Earnest Strecker was only 3 years old and living in Spencer Township when the Bolshevik Revolution swept across Russia, ending the rein of the czars and ushering in the era of the Soviet Union. Most 3-year-old kids don’t notice that sort of thing, especially when it’s taking place half a world away.
Despite questioning some of the theory behind it, it’s hard for Grattan Academy to ignore the recent Academic State Champs report that named it the worst school in the state. In spite of the questions, and in light of the data, there was one common theme among the Grattan Academy Board of Directors at Monday night’s school board meeting … “we must do better.”
It’s well known that Montcalm County schools have had a lot of snow days due to the wintery weather the area has experienced, but few are apprised to the affect it has had on blood banks. Michigan Blood, a non profit blood bank, has seen a large amount of its blood drives cancelled because of weather and road conditions. And the drives it has been able to hold this winter, they’ve been poorly attended because donors choose not to brave the conditions.
Tom Kreiner will be the first person to admit Grattan Academy isn’t perfect. But the worst school in the state of Michigan? That unhappy distinction is according to the third annual Academic State Champs report from Bridge Magazine and The Center for Michigan. The report ranks Michigan’s schools from best to worst, based on a combination of test scores and income levels of families.
The continued snow and challenging weather in Michigan has not kept letter carriers from going out and delivering the mail. The United States Postal Service (USPS) thanks its customers for helping letter carriers deliver mail safely by clearing snow and ice from sidewalks, stairs and mailboxes.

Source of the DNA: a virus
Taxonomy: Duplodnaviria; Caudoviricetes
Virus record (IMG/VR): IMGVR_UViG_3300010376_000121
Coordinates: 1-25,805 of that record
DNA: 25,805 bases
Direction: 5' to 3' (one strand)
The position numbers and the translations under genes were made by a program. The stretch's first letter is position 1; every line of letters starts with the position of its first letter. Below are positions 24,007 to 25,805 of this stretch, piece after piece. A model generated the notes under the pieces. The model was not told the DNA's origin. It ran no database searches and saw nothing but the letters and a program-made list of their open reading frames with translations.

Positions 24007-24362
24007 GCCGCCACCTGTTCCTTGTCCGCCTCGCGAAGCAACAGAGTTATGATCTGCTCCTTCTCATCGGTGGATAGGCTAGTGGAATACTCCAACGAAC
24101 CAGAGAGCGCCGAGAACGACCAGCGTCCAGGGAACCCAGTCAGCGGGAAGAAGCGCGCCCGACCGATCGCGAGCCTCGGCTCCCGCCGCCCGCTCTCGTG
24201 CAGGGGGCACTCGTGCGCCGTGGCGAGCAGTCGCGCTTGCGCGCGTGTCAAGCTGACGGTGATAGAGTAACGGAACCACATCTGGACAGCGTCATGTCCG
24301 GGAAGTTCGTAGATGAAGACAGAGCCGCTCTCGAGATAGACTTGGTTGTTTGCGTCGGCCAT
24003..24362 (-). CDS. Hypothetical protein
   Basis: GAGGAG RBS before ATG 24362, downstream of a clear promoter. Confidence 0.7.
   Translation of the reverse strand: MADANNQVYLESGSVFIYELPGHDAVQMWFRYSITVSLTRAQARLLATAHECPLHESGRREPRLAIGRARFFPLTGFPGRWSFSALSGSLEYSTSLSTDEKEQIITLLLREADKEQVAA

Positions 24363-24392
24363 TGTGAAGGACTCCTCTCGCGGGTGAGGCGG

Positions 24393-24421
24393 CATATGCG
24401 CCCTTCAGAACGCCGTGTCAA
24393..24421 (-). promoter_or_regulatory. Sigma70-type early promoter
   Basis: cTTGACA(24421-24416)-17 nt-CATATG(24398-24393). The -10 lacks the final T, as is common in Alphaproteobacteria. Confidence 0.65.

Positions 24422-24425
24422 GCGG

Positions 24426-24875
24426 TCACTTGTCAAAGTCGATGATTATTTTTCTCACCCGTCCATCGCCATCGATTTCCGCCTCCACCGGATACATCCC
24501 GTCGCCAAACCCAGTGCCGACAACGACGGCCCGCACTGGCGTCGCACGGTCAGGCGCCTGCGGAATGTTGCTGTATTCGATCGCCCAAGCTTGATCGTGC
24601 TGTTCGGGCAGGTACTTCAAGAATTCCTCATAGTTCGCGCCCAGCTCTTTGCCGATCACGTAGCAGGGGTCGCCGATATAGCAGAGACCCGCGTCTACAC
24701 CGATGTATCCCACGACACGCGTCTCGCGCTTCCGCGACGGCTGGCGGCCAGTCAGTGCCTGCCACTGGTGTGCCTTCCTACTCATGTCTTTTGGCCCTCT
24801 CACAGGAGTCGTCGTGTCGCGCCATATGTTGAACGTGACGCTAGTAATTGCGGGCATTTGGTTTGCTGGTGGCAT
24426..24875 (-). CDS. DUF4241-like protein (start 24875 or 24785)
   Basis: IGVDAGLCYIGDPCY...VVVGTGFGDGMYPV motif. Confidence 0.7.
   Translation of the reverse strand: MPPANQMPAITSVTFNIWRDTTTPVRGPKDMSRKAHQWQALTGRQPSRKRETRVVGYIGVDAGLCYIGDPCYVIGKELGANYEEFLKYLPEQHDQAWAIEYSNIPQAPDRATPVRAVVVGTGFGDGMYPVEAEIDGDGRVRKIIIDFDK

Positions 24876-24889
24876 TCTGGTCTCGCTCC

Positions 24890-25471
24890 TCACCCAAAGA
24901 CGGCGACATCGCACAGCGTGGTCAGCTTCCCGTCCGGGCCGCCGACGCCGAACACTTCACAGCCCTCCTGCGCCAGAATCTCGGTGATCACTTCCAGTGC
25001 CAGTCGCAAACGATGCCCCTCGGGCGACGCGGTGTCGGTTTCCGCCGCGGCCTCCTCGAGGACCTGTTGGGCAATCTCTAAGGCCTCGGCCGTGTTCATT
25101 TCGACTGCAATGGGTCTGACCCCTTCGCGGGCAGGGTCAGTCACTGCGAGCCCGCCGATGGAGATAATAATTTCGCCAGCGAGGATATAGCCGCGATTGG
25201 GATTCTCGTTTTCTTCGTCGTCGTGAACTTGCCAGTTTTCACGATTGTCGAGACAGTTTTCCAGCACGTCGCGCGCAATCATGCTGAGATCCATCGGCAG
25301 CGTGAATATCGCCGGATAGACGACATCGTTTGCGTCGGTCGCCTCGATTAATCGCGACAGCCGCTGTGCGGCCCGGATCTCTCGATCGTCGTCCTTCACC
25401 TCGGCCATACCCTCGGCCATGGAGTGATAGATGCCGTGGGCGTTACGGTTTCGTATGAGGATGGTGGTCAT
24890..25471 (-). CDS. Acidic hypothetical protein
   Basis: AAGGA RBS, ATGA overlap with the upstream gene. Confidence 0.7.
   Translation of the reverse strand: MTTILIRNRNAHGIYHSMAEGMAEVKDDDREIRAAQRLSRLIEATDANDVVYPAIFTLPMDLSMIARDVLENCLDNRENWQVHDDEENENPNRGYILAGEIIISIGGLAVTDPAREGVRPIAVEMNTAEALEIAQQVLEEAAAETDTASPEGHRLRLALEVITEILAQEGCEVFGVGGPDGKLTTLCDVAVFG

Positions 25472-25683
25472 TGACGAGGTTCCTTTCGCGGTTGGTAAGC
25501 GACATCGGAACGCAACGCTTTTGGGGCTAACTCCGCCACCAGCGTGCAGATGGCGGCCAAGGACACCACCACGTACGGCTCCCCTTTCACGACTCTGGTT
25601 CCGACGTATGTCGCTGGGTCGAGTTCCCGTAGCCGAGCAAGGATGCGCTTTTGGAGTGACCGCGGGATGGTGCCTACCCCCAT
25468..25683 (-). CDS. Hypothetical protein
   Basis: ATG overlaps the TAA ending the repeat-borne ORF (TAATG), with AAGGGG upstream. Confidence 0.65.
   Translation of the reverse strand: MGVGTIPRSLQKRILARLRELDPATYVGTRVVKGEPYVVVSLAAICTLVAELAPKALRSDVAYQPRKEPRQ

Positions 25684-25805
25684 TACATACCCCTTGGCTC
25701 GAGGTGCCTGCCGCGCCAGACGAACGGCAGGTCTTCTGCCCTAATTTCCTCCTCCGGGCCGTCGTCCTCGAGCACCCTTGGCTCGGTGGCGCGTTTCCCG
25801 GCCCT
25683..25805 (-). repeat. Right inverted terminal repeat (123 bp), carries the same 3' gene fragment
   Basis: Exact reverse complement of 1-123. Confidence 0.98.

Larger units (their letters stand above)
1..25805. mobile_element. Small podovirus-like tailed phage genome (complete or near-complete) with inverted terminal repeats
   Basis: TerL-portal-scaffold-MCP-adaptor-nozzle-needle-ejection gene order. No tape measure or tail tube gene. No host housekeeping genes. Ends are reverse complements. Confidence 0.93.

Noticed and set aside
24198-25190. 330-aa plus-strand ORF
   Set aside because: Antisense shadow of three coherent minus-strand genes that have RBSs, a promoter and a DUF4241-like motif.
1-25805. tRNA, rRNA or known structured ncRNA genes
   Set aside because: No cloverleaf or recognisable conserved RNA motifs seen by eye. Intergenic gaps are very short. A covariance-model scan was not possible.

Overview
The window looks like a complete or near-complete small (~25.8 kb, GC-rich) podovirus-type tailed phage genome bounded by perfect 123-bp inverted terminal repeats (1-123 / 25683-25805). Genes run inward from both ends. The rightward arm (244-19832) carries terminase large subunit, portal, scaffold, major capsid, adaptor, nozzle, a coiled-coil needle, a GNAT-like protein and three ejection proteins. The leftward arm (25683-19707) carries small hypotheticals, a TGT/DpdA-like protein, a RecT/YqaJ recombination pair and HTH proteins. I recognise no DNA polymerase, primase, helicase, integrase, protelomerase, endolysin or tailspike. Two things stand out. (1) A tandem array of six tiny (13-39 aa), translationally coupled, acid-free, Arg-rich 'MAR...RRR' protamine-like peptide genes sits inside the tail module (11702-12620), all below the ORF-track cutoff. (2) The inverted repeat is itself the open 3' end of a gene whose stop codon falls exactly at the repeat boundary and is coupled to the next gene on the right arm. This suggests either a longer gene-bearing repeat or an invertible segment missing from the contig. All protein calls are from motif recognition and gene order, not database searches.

On Saturday, dozens of students will converge upon the Redskin Arena gymnasium in Belding, but it won’t be for a volleyball or basketball game. Rather, students from throughout the state will be competing at the second annual Belding Robotics Tournament at Belding High School, hosted by Belding’s very own robotics program.
Jim Dennis is overwhelmed. He is surrounded by insane people. And he’s loving it. Flooded with emails, phone calls and Facebook comments, Dennis, coordinator of the annual Polar Plunge fundraiser event for Montcalm County, is once again gathering pledges from brave souls who will “take the plunge” into the cold waters of Turk Lake to raise funds for local Special Olympics athletes.
Decades ago, customers of the former Village Hearth would schedule reservations days in advance to assure a seat at the popular restaurant located in the heart of downtown Belding. After going through several owners, new titles, new menus and a period of several years in which the building sat empty, the structure became an empty shell of its former self. But now, Mark Hoople is ready for a resurgence.
For Greenville High School Band Director Susan Gould, the large amount of snow days this winter — nine to date — has made her teaching routine nearly impossible as students remain home, many without instruments on which to practice.
Montabella High School was closed Tuesday, as were all local schools, but the hallways were still filled with the voices and laughter of children — very young children, that is. Ryan Roberts, a science teacher at Montabella, brought his 5-year-old and 2-year-old children to the school so they could get out of the house and run around while Roberts caught up on classwork.